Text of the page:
Why do we assume people know about steak tartare but not yukhoe? Or that fine dining usually means French or Italian and not Middle Eastern?
Food and culture are deeply connected and it is important to consider the larger contexts of what we eat. It’s more than food because it’s a central part of who we are and how we grew up.
Culture must be part of the food discourse
“I think for a lot of cultures, especially mine, the whole culture revolves around food,” said Jess Ho, food journalist and podcast host. Bad taste.
For Jess when people see “food [as] just food,” it feels like they “don’t care about the culture” of food.
The customs of what and how we eat are just as important as the food itself. And it’s often a memorable moment when you realize how different they can be for Executive Chef Paul Farag.
He described an element of Middle Eastern cuisine as the table always being pre-set “with a few little things” that you can nibble on before the main course arrives.
“Bread is a huge part, rice is a huge part. We don’t have dessert, it’s fruit at the end of the meal and some pastries. The first time I went to a western home when I was a kid, I got a plate and had the meat and three vegetables. And I was like I had never experienced this before.
Paul has developed his menu to connect with his own Egyptian heritage as well as to explore the unique flavors of Middle Eastern cuisines.
“From North Africa to the traditional Middle East, to Iran, the cuisine is changing, the dishes are changing. JThe further east you go, the more subcontinent flavors there are with more spice, more darker and deeper flavors.
Redefining what the public knows about food
paul said junkee that he is particularly passionate about breaking the mold and redefining what people expect from Middle Eastern cuisine.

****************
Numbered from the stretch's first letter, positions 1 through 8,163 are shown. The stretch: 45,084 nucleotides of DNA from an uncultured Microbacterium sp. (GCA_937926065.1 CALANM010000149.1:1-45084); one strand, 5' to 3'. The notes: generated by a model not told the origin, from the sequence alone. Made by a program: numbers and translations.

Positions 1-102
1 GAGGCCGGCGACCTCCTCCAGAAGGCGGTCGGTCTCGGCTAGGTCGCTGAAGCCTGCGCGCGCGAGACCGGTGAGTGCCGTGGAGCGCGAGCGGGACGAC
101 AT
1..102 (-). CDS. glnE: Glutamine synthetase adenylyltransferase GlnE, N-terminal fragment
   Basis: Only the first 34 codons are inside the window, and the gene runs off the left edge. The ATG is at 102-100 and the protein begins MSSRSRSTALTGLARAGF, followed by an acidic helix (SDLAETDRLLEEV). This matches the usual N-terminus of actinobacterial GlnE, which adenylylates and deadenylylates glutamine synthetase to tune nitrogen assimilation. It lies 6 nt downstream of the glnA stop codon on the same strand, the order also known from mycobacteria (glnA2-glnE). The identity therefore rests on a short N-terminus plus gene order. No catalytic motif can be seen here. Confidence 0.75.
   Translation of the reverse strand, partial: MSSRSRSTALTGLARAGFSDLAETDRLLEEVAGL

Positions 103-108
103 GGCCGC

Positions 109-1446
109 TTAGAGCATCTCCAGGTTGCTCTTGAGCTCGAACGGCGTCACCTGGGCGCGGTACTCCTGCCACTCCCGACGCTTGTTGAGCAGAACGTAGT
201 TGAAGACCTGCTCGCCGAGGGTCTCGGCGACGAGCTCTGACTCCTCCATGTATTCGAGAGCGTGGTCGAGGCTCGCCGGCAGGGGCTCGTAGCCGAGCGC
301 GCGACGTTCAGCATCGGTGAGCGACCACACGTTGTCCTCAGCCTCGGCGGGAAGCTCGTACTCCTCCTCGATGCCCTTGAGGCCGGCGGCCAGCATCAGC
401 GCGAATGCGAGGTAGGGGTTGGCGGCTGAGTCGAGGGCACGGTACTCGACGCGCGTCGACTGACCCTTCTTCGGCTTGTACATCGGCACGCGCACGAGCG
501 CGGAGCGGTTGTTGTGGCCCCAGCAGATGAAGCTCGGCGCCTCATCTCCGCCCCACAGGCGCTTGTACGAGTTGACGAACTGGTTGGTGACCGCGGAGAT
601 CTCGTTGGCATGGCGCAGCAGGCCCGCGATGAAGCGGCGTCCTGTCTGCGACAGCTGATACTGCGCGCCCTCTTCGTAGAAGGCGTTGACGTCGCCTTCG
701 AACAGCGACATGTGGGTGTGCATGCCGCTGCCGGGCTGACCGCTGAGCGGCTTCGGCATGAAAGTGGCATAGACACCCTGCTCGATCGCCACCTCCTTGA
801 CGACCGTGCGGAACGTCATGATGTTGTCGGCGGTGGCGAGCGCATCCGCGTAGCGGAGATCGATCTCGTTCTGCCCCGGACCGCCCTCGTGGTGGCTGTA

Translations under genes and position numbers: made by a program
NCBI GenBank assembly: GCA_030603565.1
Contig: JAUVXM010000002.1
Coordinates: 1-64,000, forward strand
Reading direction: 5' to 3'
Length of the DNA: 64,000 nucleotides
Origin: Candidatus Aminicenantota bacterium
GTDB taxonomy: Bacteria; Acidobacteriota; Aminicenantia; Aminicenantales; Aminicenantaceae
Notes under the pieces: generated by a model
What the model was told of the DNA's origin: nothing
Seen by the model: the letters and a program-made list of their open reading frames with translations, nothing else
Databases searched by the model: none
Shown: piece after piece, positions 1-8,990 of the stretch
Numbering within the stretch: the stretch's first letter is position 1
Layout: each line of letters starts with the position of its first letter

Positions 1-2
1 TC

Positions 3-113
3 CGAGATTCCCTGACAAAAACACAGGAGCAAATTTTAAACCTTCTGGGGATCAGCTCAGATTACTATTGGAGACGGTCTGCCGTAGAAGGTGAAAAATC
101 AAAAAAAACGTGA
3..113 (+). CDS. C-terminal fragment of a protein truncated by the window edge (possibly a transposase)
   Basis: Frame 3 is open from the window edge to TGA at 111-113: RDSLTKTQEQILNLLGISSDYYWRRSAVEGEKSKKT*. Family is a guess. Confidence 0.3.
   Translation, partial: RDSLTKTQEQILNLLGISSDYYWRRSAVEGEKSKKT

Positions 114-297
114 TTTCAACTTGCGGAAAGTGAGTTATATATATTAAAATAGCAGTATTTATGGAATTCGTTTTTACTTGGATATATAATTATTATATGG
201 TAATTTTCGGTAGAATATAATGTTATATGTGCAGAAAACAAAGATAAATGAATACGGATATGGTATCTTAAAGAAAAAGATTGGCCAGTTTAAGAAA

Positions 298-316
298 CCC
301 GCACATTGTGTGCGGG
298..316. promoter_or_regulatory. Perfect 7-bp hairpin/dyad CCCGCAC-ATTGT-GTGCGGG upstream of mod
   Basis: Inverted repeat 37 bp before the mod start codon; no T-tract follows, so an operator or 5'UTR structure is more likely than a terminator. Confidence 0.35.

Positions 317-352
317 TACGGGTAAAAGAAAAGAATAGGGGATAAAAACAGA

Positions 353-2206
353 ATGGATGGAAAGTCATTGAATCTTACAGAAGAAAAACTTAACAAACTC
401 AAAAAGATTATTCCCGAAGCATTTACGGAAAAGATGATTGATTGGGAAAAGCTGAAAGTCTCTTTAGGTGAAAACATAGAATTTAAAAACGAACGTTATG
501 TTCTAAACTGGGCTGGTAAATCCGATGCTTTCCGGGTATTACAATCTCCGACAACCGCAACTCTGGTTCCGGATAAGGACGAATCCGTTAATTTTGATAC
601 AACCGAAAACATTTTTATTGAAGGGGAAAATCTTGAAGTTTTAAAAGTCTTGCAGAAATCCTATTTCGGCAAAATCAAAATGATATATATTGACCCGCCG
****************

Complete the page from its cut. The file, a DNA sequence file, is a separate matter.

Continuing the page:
Redefining what people want from food in general is also a subject of Jess’s work in food journalism as she explores what it means to write about food for a particular audience.
“You expect to be familiar with cuisines like French or Italian, but not so much with other cultures. It’s kind of a constant juggling between why can I say something like steak tartare and assuming everyone knows what it is. But if I say yukhoe, you have to define that. IIt’s always explaining someone else’s culture or my own culture through the white gaze.
This idea of assuming knowledge of cultural cuisines was a key part of Paul’s work at AALIA, a Middle Eastern restaurant in Martin Place.
“Everything is like Middle Eastern cuisine, it’s typical. It was always something I never wanted to do because I didn’t want to be typecast with my looks,” he said.
“I’m trying to pioneer a change in lexicon. Every dish has at least some sort of Middle Eastern terminology. A not many people retorted to me a bit about this, but you go to a French restaurant and every word is written in French. And if you don’t speak French, the waiter sort of guides you.
So it’s just more like, why? OWhy can’t we bring that with Middle Eastern condiments and Middle Eastern flavors and ingredients? »